- Consult with a property management attorney to get an explanation of specific guidelines; and
- Check with local property management or homeowners’ association groups to collect information.
Of these options, the second is often the most efficient, as a lawyer specializing in residential or commercial property management will most likely have extensive knowledge of the laws PMs must follow.
Guide to Property Management: Get to Know Your Property Management Metrics
Like with any business or investment, it’s important for property managers to have a thorough understanding of their key performance indicators (KPIs) if they’re going to achieve reliable long-term success. Some examples of key property management metrics to track include:
- Occupancy Rates. Especially in multifamily property management, having a solid grasp of how many units are currently occupied vs the total available is important. Being able to compare this property management metric to the wider market scope can help establish overall performance. Property managers want to keep this number as close to 100% as possible.
- Property Maintenance Costs. Property maintenance is a necessary expense in property management. Keeping track of spending on property maintenance, as well as which maintenance issues are the most common, is important for accurately gauging a property’s profitability (and for identifying potential issues).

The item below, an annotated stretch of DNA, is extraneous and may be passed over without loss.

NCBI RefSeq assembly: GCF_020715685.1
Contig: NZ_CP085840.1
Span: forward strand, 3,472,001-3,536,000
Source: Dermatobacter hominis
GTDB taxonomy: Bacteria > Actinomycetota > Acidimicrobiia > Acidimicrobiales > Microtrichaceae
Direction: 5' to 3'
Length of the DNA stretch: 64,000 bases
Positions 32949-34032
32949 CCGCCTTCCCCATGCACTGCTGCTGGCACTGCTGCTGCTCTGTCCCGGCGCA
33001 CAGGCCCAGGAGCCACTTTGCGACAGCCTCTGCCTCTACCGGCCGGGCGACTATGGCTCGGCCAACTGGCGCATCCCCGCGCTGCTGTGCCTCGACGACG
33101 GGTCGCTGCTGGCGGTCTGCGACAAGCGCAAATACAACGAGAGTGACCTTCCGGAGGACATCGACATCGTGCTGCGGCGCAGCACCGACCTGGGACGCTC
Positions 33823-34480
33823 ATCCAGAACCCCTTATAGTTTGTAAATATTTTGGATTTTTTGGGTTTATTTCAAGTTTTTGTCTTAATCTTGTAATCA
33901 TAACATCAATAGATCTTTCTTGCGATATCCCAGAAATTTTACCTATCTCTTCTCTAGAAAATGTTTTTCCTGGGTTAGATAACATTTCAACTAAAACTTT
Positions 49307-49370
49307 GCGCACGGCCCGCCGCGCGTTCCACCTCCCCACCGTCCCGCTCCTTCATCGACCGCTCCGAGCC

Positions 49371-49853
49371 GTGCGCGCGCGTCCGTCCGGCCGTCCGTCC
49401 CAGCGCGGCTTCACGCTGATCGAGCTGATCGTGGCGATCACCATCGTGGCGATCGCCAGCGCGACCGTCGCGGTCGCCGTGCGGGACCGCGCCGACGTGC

- Renter Turnover. How many renters decide to leave at the end of their lease (or worse, before the lease is up) each quarter or year? While some renter turnover (a.k.a. renter churn) is inevitable as their personal life situations change, high turnover rates may indicate a problem. Considering how vacancies drain the bottom line for any property manager, finding the source of the problem is vital.
Keeping track of property management metrics such as these can help uncover potential issues—such as a property consuming more in maintenance costs than it generates in revenue.